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Modality and Subordinators in the Germanic Languages and beyond

Nordström, Jackie LU (2009) In Lundastudier i nordisk språkvetenskap. Serie A 68.
Abstract
This thesis argues that general subordinators, such as the Germanic THAT and IF, denote propositional modality. Propositional modality stands for the “speaker’s attitude to the truth-value or factual status of the proposition” (Palmer 2001:24) and is otherwise expressed by moods such as the indicative-subjunctive and epistemic-evidential modal markers. One obvious connection between markers of propositional modality and general subordinators is that the indicative-subjunctive distinction is typically manifested in subordinate clauses. Furthermore, in the Germanic languages, the indicative and THAT are associated with declarative clauses, whereas the subjunctive and IF are associated with conditional and interrogative clauses. The thesis... (More)
This thesis argues that general subordinators, such as the Germanic THAT and IF, denote propositional modality. Propositional modality stands for the “speaker’s attitude to the truth-value or factual status of the proposition” (Palmer 2001:24) and is otherwise expressed by moods such as the indicative-subjunctive and epistemic-evidential modal markers. One obvious connection between markers of propositional modality and general subordinators is that the indicative-subjunctive distinction is typically manifested in subordinate clauses. Furthermore, in the Germanic languages, the indicative and THAT are associated with declarative clauses, whereas the subjunctive and IF are associated with conditional and interrogative clauses. The thesis offers many other pieces of evidence in support of the hypothesis. In particular, it is shown that there is variation in many clause types between both the indicative and the subjunctive and THAT and IF depending on whether or not the speaker knows etc. that the proposition is true.

The thesis draws a distinction between three types of modality: speech-act modality, propositional modality, and event modality. These are regarded as separate functional categories. As for subordinators, a distinction is drawn between general subordinators and adverbial ones. Whereas the former are seen as markers of propositional modality, it is argued that the latter are in fact prepositions and adverbs. Focus is placed on the Germanic languages, but the thesis also contains cross-linguistic investigations of the morphosyntactic status of mood and modal markers and the semantics of subordinators. (Less)
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author
supervisor
opponent
  • forskar Eide, Kristin M, Norges teknisk-naturvitenskapelige universitet, Trondheim, Norge
organization
publishing date
type
Thesis
publication status
published
subject
keywords
Germanic languages, factuality, subordinators, modality, propositional modality, general subordinators, that, if, whether, indicative, subjunctive, epistemic modality, irrealis, realis, Swedish
in
Lundastudier i nordisk språkvetenskap. Serie A
volume
68
pages
329 pages
publisher
Lund University
defense location
Hörsalen, Språk- och litteraturcentrum, Helgonabacken 12, Lund
defense date
2009-06-08 13:15
ISSN
0347-8971
ISBN
978-91-628-7805-4
language
English
LU publication?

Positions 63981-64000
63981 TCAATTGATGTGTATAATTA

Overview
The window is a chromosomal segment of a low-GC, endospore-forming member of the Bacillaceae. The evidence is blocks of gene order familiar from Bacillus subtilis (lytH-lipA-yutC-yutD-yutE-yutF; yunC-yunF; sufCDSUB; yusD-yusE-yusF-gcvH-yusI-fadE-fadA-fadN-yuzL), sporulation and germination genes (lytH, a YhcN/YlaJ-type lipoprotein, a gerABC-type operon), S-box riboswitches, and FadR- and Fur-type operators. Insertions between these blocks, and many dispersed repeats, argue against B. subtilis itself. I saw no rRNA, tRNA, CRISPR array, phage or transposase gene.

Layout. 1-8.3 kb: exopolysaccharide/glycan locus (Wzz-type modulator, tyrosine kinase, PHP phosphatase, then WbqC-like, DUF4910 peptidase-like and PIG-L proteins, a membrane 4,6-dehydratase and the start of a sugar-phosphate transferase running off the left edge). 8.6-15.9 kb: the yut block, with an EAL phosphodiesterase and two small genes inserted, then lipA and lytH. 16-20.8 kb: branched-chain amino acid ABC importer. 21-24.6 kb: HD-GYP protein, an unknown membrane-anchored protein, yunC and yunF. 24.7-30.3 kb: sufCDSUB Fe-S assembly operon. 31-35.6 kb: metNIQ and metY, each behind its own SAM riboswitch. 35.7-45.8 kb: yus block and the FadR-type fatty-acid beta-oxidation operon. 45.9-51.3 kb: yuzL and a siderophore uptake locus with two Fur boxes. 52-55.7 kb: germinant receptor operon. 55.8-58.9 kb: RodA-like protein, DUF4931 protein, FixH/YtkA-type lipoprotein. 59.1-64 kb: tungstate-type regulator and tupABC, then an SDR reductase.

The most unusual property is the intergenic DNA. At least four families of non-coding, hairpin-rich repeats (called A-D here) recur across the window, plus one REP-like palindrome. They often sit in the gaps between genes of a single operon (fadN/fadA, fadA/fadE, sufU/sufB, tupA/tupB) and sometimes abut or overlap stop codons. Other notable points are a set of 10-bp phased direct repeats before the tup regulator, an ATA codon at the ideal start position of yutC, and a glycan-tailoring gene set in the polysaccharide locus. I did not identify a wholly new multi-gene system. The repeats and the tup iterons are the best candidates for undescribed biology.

yes
id
42732305-7e58-4f1f-befd-9e8f59f1755f (old id 1393763)
date added to LUP
2009-05-25 10:51:48
date last changed
2016-09-19 08:44:48
@phdthesis{42732305-7e58-4f1f-befd-9e8f59f1755f,
  abstract     = {This thesis argues that general subordinators, such as the Germanic THAT and IF, denote propositional modality. Propositional modality stands for the “speaker’s attitude to the truth-value or factual status of the proposition” (Palmer 2001:24) and is otherwise expressed by moods such as the indicative-subjunctive and epistemic-evidential modal markers. One obvious connection between markers of propositional modality and general subordinators is that the indicative-subjunctive distinction is typically manifested in subordinate clauses. Furthermore, in the Germanic languages, the indicative and THAT are associated with declarative clauses, whereas the subjunctive and IF are associated with conditional and interrogative clauses. The thesis offers many other pieces of evidence in support of the hypothesis. In particular, it is shown that there is variation in many clause types between both the indicative and the subjunctive and THAT and IF depending on whether or not the speaker knows etc. that the proposition is true.<br/><br>
 The thesis draws a distinction between three types of modality: speech-act modality, propositional modality, and event modality. These are regarded as separate functional categories. As for subordinators, a distinction is drawn between general subordinators and adverbial ones. Whereas the former are seen as markers of propositional modality, it is argued that the latter are in fact prepositions and adverbs. Focus is placed on the Germanic languages, but the thesis also contains cross-linguistic investigations of the morphosyntactic status of mood and modal markers and the semantics of subordinators.},
  author       = {Nordström, Jackie},
  isbn         = {978-91-628-7805-4},
  issn         = {0347-8971},
  keyword      = {Germanic languages,factuality,subordinators,modality,propositional modality,general subordinators,that,if,whether,indicative,subjunctive,epistemic modality,irrealis,realis,Swedish},
  language     = {eng},
  pages        = {329},
  publisher    = {Lund University},
  school       = {Lund University},
  series       = {Lundastudier i nordisk språkvetenskap. Serie A},
  title        = {Modality and Subordinators in the Germanic Languages and beyond},
  volume       = {68},
  year         = {2009},
}